Robots are proving themselves now more than ever
That was 1923. 42,000 people in Cincinnati signed a petition demanding that all cars in the city have controls capable of shutting off the engine at 25 miles per hour.
The proposal was rejected in a referendum, but it shows the anxiety and skepticism that flooded the world with the car shortly after its launch. Some people just think horses are better and safer.
History is littered with examples of initial skepticism about fundamentally new technologies. When the driverless elevator was invented in the late 19th century, many people were terrified. People in the 1930s were worried that phones would electrify them.
So it’s no surprise that one of today’s game-changing innovations –robotface the same fear.
Whether it’s movies like The Terminator, The Matrix, and 2001: A Space Odyssey showing malicious machines succumbing to world domination, or research finding that many people are paranoid about Robots taking over jobs, some it seemsrobot technologyProgress is much faster than our minds.
But here’s an interesting thing about new technologies: the fear that the most important technologies will soon prove themselves useful and valuable in a variety of ways dissipates, and we end up taking them for granted everyday part of life.
This trend has been repeated over the centuries and I believe we are now witnessing the development of robotics.
As I write this, robots have become an integral part of manufacturing and are rapidly making their way into other environments such asmedicalHealthcare, Hospitality, Energy, Agriculture and Warehousing.
In particular, the two crises that occurred in the past 20 years have accelerated the development and adoption of robots in a powerful way. More information is available at Zhengong Chain.
First – 9/11. After 9/11, small portable robots were used for disaster response. This is a relatively new application that has shown the world how the technology can function under practical constraints, and has inspired new entrepreneurial and academic activity that expands the horizons of robotics as real-world problem solvers.
9/11 also spawned other innovations—most aimed at improving our safety—but robotics is perhaps the best example of how the crisis has spread in new directions.
think aboutdrone, is a flying robot. You’d be hard-pressed to find references to them before 9/11, but here we are today, with drones delivering books on our doorsteps and delivering life-saving medicines around the world.
Second – there is Covid-19. Robots have been used to automate laboratory research, sterilize hospitals, and even protect healthcare workers from viruses.
They have already delivered medicines and testing supplies to Ghana and other remote areas. Singapore has deployed Boston Dynamics’ most popular Robotic dog, Spot, to patrol parks and broadcast messages to people to enforce social distancing.
In addition to pandemic-related applications,robotIt also helps reduce pressure on the supply chain by automating and streamlining order fulfillment. Amazon has kept its strict delivery promises, thanks in large part to the integration of robots in its warehouses.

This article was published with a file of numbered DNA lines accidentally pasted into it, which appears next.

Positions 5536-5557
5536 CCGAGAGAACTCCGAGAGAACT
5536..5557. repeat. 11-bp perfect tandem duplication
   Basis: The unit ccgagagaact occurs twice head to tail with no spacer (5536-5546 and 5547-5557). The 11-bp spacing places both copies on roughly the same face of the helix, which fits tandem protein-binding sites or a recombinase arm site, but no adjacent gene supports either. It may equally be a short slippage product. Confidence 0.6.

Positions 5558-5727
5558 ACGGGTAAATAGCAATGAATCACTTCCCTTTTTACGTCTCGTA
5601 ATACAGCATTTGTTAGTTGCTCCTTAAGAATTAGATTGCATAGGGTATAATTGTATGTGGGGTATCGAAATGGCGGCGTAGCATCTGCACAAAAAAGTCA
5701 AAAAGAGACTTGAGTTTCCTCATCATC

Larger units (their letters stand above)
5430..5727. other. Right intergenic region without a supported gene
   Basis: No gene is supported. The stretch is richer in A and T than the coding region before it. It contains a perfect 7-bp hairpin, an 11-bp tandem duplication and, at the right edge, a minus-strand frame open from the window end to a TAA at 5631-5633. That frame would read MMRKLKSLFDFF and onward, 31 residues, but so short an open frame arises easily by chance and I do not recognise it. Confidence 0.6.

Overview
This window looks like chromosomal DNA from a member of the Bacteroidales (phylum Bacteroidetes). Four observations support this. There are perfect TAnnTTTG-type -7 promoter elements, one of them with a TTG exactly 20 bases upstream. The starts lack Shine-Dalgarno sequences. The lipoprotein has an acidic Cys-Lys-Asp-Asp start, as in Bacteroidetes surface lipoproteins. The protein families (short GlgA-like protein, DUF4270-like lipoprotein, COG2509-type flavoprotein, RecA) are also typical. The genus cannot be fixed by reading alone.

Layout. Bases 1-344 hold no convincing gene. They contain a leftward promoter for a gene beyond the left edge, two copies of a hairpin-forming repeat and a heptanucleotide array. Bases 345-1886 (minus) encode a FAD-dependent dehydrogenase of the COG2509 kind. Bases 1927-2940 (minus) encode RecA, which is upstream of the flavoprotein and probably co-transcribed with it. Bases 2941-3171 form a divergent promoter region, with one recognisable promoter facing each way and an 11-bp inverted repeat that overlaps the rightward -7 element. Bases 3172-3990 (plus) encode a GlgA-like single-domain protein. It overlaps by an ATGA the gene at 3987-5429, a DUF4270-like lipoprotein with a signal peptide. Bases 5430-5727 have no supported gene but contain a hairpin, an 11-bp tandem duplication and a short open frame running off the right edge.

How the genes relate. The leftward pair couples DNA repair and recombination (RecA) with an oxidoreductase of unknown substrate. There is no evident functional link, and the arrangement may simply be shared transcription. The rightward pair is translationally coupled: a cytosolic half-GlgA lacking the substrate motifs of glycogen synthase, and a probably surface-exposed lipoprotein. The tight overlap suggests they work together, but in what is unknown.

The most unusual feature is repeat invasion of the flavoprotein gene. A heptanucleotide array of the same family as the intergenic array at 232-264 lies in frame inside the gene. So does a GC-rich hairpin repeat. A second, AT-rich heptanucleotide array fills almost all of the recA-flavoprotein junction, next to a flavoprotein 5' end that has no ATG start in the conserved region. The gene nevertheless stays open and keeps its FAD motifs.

Covid-19 has brought another terrifying genre to attention, one about a pandemic and the fight to save humanity’s future.
Fortunately, in real life in Hollywood, robots have always been our friends. There is no question of what role robots can do if society goes all out to use them.
Business leaders are asking what role robots could play in responding to future emergencies or other upheavals that prevent employees from actually entering the workplace.
How can we increase our reliance on robots to continuously maintain and streamline our operations to perform machine-oriented tasks? After all, robots don’t need social distancing.
Global crises often give rise to new technological approaches. Some of the best innovations that have propelled humanity forward stem from sheer discomfort, not a comfortable time. Emergencies force us to change our perspectives and embrace new ways of thinking and doing things.
After all, necessity is the mother of invention.
Take a look at how many people don’t think a fully remote workforce can succeed. After many companies suddenly became a reality, most discovered the power to adapt so much that they might not have known they already had it, and invented new processes to sustain and encourage collaboration. As a result, employees maintain or even increase productivity.
Again, all of this proves that psychology, rather than technological maturity, is often the main barrier to new technology adoption.robot technologyGetting smarter all the time.
The question is, how do we use it most effectively, if at all?
I’m going to answer the question I know you’re going to ask: what about people’s jobs? The truth is that robots have gone mainstream in some far-reaching industries.
The next time you receive a fast-moving Amazon shipment, remember that the company has 200,000 mobile robots in its warehouses, along with hundreds of thousands of employees.
Increased use of robots doesn’t necessarily mean jobs will disappear. Instead, it means redeploying humans to intellectual tasks that humans excel at rather than mechanical ones.
Robotics is currently one of the most exciting areas of cutting-edge technology, and we are only now realizing its potential. Therefore, considering the state of our times, it is to be thankful that more information is available at Zhengong Chain.
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